PHD Digital Newsletter: The Great Facebook OutageEmily
Last week, on 13th March, Facebook and other Facebook-owned platforms encountered its worst outage in the company’s 15-year history. Users of Facebook, Instagram, WhatsApp and Messenger across the world were unable to access the platforms for at least 15 hours, with little to no explanation from the businesses themselves. With over 2 billion people using their family of applications every day, it’s safe to say it didn’t go unnoticed…
Users in the UK started noticing platforms going offline around 3pm GMT last Wednesday, with various news outlets still reporting on the outages the following morning. Many turned to the last remaining popular social media platform, Twitter, to vent their frustration – and speculate.
While Instagram issued a short tweet apologising for the outage – and another to announce its return – parent company Facebook remained fairly tight-lipped throughout the outage. Aside from a single tweet in the initial hours, the relative silence from internet giant Facebook quickly lead users and media outlets to speculate on the possibility of the cause of the outage being a DDoS attack.
What is a DDoS attack? Standing for ‘distributed denial-of-service’, a DDoS attack is “a malicious attempt to disrupt normal traffic of a targeted server, service or network by overwhelming the target or its surrounding infrastructure with a flood of Internet traffic” (Source: http://bit.ly/2Tk51TW/). The motivation behind conducting a DDoS attack could be anything from extortion, to politics, to plain vandalism. With previous high-profile DDoS attack victims including companies such as GitHub, Deezer, Evernote and Bank of America, there was every possibility that Facebook could have been under attack.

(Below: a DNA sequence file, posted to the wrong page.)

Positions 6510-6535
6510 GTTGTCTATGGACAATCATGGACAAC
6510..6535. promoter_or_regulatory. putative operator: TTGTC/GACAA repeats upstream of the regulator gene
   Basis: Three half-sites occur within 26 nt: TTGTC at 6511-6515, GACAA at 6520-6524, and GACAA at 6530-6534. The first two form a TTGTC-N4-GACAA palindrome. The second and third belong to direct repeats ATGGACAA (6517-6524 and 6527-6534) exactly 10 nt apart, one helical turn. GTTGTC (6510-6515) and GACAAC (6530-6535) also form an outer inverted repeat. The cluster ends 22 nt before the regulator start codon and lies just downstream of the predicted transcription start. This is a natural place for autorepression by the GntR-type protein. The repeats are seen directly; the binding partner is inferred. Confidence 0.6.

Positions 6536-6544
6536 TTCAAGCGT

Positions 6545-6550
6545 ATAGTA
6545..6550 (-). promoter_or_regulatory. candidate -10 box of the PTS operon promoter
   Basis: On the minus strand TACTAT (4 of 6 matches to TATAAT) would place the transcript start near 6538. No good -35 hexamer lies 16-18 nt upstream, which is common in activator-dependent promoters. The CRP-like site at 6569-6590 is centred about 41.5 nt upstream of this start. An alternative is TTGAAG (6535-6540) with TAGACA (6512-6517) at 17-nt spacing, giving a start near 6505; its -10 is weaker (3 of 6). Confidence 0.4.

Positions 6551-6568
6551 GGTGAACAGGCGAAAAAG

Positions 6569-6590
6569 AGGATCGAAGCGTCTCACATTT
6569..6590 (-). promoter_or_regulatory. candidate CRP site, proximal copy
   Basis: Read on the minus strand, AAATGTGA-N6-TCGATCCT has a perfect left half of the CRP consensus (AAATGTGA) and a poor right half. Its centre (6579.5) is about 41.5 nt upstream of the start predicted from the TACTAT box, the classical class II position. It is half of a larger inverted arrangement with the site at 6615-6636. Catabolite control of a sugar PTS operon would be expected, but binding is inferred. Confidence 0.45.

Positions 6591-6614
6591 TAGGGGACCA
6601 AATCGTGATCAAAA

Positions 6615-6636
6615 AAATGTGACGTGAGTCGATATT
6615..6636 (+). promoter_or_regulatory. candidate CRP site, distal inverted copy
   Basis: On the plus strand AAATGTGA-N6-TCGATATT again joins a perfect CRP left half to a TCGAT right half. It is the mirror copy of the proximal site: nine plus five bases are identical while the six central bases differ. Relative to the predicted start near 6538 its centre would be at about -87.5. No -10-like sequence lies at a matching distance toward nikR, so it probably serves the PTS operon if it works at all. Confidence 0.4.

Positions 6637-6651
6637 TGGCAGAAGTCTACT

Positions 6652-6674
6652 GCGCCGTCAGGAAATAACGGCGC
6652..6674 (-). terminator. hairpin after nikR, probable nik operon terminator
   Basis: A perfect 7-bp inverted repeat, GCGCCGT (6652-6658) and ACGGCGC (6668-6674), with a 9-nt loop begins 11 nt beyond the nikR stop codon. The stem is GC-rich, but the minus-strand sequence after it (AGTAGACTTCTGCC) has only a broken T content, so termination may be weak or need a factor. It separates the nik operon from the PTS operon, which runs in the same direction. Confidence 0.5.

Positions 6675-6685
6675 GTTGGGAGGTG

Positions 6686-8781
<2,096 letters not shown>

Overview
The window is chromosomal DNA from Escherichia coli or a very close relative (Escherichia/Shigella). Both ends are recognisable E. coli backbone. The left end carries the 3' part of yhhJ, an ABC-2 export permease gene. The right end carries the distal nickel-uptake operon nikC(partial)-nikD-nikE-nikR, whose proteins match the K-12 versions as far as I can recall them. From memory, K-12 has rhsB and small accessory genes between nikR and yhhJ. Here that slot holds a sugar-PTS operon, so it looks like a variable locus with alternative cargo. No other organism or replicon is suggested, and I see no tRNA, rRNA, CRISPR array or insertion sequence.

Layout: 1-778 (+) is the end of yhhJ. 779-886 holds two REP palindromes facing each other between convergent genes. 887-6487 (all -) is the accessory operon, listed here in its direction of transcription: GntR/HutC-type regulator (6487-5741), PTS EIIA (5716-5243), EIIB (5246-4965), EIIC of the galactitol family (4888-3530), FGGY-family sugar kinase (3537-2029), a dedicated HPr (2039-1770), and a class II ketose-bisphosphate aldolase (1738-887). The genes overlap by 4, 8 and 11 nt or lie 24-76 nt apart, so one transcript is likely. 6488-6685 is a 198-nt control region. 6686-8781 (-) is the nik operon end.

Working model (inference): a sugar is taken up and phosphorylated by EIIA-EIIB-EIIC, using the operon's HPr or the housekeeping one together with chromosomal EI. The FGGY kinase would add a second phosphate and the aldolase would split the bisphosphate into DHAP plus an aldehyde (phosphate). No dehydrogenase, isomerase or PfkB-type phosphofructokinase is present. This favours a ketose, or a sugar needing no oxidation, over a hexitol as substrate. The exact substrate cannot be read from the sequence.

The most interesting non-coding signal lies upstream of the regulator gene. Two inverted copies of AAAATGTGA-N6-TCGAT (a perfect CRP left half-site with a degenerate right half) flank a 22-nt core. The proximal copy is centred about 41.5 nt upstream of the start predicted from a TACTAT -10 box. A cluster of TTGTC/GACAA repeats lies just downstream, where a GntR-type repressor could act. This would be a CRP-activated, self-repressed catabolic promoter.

Likely noticing the rumour mill surrounding the outage going into overdrive on Twitter, Facebook issued their second statement:
Facebook then dipped back into silence for over 21 hours, not providing another statement until well after the service had returned. But what happened to Facebook’s business during this downtime?
Instant messaging application Telegram – some may say not too dissimilar from WhatsApp – gained 3 MILLION new users in the 24 hours around the Facebook outage. As users were left without the world’s two biggest messaging applications in WhatsApp and Messenger, they jumped ship to this upcoming alternative. An outage of this severity will have damaged user’s trust in the Facebook brand, and some of those users that switched to Telegram may never return.
Unfortunately, not three days later Telegram encountered a pretty big blunder when they temporarily deleted at least 70,000 users’ accounts. Whoops!
Yesterday, as a result of a server configuration change, many people had trouble accessing our apps and services. We’ve now resolved the issues and our systems are recovering. We’re very sorry for the inconvenience and appreciate everyone’s patience.
— Facebook (@facebook) March 14, 2019
Facebook’s final (and only) comment on the outage was to explain it being due to a server configuration. While there’s no official figures to show just how much money Facebook lost during its outage, we know that they take tens of millions of dollars in advertising revenue each day.
With no platform for adverts to run on for at least 15 hours, we can only imagine the hit they took. By Thursday, the morning following the outage, Facebook’s shares were down more than 1.8%.